The certified personal trainers at EPOC Fitness care about one thing: measureable results for all of their clients. Believing that no fitness regimen works for everyone, the trainers at EPOC work to make sure each gym-goer does cardio and strength training appropriate to his or her fitness needs, and the staff offers nutritional counseling and modifications to workouts to make sure clients continue to meet their goals. Members can burn fat and build calories in this intimate gym with a personal trainer, or work up a sweat in one of the small-group boot-camp sessions offered Monday through Friday.
Pilates Chattanooga’s instructors work closely with clients to strengthen and lengthen their physiques, using Joseph Pilates’s century-old fitness system and equipment to tone the core. Five types of classes include a program designed specifically for beginners that features one-on-one attention, and apparatus classes that utilize specialized Pilates equipment.
Since opening Nutrition World in 1979, founder Ed Jones has fostered healthy mastication with an expansive inventory of natural, organic, and gluten-free foodstuffs. As shoppers peruse the aisles, nutrition-savvy store clerks stand by to answer inquiries and suggest healthy alternatives to junk food such as chips or notoriously indulgent Cracker Jack prizes. Shelves sport boxes of DeBoles gluten-free pasta ($3.89), and refrigerators eschew lactose with cartons of sunflower, coconut, hemp, and almond milk ($2.99+). Shoppers can scarf down the protein of an OhYeah! chocolate-caramel bar ($2.49) or work on their Popeye impressions by downing Amy's spinach pizza ($7.99).
The trainers at STAT Fitness sculpt bodies into beacons of strength and endurance through intense workouts during boot camp classes held twice a week. By capping sessions at 10–15 exercisers, the one-hour classes can focus on the particular needs of varying levels of fitness from beginners to robust athletes to Norse gods on Earth as punishment for their hubris. Students follow the instructor’s lead through an array of cardio, strength-training, and core development exercises to fortify the body from head to toe. Brick walls and large mirrors give the clean gym an industrial feel, and the natural light streaming in through the windows silhouettes forms in the throes of doing pushups, lifting weights, or high-fiving their reflection after bench-pressing reps.
Covered in jagged faces and colorful tape, the climbing spaces at Urban Rocks Gym challenge mountaineers of all skill levels. More than 100 top-rope and lead-climbing routes rise up to 35 feet, with both relaxed vertical paths and grip-testing overhangs. A separate kids' wall offers lower altitudes for aspiring climbers, bolstering their confidence once they reach the top. Topped by an amphitheater-like roof, the 3,000-square-foot top-out-bouldering area enables participants to live out their dream of becoming a stalactite with a 60-degree wall, overhanging arêtes, and a maximum height of 14 feet. Those returning to the gym will find that its routes are regularly recalibrated, with 15 new top-rope routes and 25 new boulder problems every week.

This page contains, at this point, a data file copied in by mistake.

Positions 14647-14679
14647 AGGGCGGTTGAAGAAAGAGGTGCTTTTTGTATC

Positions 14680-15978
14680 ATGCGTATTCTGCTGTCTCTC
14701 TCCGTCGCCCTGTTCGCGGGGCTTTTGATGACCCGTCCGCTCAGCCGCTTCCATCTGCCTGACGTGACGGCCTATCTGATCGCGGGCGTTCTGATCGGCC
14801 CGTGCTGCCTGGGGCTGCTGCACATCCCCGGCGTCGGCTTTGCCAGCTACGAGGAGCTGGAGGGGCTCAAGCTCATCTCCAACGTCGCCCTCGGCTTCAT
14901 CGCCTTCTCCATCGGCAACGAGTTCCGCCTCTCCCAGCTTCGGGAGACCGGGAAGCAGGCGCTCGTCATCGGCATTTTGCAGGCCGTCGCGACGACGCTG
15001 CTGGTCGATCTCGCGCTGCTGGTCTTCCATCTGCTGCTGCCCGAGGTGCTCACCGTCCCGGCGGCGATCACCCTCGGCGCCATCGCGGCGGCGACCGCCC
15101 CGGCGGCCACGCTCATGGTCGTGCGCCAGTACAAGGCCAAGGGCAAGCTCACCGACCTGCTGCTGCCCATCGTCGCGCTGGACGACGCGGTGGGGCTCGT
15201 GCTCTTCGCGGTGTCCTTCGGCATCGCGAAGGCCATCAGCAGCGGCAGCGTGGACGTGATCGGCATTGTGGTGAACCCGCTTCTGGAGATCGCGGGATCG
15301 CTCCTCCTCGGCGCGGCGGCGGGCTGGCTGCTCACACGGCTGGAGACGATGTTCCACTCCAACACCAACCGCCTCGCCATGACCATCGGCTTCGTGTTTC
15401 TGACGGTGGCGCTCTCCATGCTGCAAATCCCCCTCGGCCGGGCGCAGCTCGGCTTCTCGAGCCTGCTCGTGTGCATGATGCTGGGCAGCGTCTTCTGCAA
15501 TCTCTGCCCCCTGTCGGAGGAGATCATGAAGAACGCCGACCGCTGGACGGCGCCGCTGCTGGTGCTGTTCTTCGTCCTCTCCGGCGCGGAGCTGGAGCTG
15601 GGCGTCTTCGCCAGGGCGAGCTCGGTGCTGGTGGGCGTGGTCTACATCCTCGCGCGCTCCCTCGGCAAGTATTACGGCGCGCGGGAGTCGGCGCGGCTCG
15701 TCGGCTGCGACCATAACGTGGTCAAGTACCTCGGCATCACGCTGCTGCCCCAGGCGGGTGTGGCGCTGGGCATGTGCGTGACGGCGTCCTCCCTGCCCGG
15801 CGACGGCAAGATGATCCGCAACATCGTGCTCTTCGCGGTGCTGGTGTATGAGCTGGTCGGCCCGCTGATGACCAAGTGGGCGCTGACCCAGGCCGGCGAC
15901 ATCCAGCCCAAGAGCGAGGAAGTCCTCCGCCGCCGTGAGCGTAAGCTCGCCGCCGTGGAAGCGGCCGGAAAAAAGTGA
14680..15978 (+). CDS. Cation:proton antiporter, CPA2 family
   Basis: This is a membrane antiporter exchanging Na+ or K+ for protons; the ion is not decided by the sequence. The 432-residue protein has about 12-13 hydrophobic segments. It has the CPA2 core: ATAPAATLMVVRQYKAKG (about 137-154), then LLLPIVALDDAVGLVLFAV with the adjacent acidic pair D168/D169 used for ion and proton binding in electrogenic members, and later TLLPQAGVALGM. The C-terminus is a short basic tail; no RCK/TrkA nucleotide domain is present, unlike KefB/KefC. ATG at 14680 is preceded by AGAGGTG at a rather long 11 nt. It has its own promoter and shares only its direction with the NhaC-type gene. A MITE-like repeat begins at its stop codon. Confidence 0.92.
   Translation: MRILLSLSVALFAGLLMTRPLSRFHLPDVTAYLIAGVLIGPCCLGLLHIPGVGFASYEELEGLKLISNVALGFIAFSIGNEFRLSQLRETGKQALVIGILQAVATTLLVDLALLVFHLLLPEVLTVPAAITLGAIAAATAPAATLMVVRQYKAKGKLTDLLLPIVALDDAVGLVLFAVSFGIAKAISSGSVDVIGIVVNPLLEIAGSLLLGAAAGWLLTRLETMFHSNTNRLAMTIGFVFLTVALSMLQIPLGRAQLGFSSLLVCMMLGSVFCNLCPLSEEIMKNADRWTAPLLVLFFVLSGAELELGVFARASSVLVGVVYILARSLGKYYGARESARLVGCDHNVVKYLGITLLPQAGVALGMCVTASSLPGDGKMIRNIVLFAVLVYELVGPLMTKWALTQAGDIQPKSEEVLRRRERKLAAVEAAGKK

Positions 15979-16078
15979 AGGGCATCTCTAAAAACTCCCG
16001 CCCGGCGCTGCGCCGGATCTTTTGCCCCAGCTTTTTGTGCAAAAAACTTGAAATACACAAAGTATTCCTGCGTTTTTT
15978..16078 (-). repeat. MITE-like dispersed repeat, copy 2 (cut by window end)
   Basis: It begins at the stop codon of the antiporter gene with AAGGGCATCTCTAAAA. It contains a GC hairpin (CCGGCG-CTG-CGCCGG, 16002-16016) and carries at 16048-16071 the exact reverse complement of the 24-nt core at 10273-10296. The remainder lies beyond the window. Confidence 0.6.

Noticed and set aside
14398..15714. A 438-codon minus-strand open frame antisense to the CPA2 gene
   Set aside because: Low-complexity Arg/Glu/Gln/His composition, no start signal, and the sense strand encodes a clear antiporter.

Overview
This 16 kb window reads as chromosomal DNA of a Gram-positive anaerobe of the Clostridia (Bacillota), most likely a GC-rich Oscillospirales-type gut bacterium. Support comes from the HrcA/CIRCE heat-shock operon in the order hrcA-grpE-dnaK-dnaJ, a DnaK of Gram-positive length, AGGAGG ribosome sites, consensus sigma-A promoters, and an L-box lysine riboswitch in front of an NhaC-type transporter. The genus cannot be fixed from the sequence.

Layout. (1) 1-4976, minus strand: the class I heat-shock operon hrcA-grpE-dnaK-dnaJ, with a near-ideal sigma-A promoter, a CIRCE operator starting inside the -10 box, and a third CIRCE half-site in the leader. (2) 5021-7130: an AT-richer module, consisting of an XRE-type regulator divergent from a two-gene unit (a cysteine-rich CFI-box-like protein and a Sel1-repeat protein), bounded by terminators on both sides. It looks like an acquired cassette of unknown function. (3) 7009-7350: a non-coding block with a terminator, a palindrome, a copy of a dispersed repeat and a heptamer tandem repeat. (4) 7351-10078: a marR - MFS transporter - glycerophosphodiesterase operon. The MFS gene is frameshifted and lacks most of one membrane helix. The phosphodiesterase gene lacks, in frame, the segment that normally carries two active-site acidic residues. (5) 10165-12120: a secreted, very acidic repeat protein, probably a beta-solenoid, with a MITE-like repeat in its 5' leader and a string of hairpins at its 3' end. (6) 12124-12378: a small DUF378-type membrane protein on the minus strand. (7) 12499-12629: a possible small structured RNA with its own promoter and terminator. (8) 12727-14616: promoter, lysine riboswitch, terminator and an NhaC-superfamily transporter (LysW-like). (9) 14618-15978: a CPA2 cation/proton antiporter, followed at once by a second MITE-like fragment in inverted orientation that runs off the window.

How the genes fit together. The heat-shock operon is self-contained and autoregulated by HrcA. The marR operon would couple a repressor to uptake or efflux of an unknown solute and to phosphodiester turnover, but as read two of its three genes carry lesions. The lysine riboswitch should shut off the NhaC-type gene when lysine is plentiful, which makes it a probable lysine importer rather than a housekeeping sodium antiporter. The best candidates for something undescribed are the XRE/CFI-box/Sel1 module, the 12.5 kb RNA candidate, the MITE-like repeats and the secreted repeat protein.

As she watched the dancers of Canopy Studio Repertory Company twirl and flip using a long cord of aerial silks during their evening performance, Amy Powell knew she wanted to do the same. Less than a year after joining the studio and taking classes, she was asked to perform in one of the company's shows, drawing from former gymnastics training and a natural affinity for high-flying dance to hone her abilities. More than a decade later, she now helms Chattanooga Aerials, located inside Scenic City Dance Center, as the director and head instructor and passes on her skills on silks, slings, and trapezes to all levels of students and budding telephone-company workers under the high ceilings of Scenic City Dance Center.
Amy instills students with a solid aerial foundation while also working to advance abilities toward graceful dancing and strength conditioning. She starts exercises at the lowest possible height to assuage first-timers before teaching dancers to work in tandem, using each other's bodies to perform coordinated moves. She and her fellow teachers can pinpoint the root cause of many of their students' physical limitations and inhibitions and often revise the curriculum or help students with their fears directly, perhaps by doing floor work that translates to the air. Muscles that have grown accustomed to more traditional workouts awaken in each class, and Amy's Something New workshop challenges students further with hybridized methods including aerial yoga and outdoor sessions using trees as aerial gear. When not teaching, she and her staff frequently perform for the community in programs for the children's Creative Discovery Museum and for Nightfall, a downtown concert series.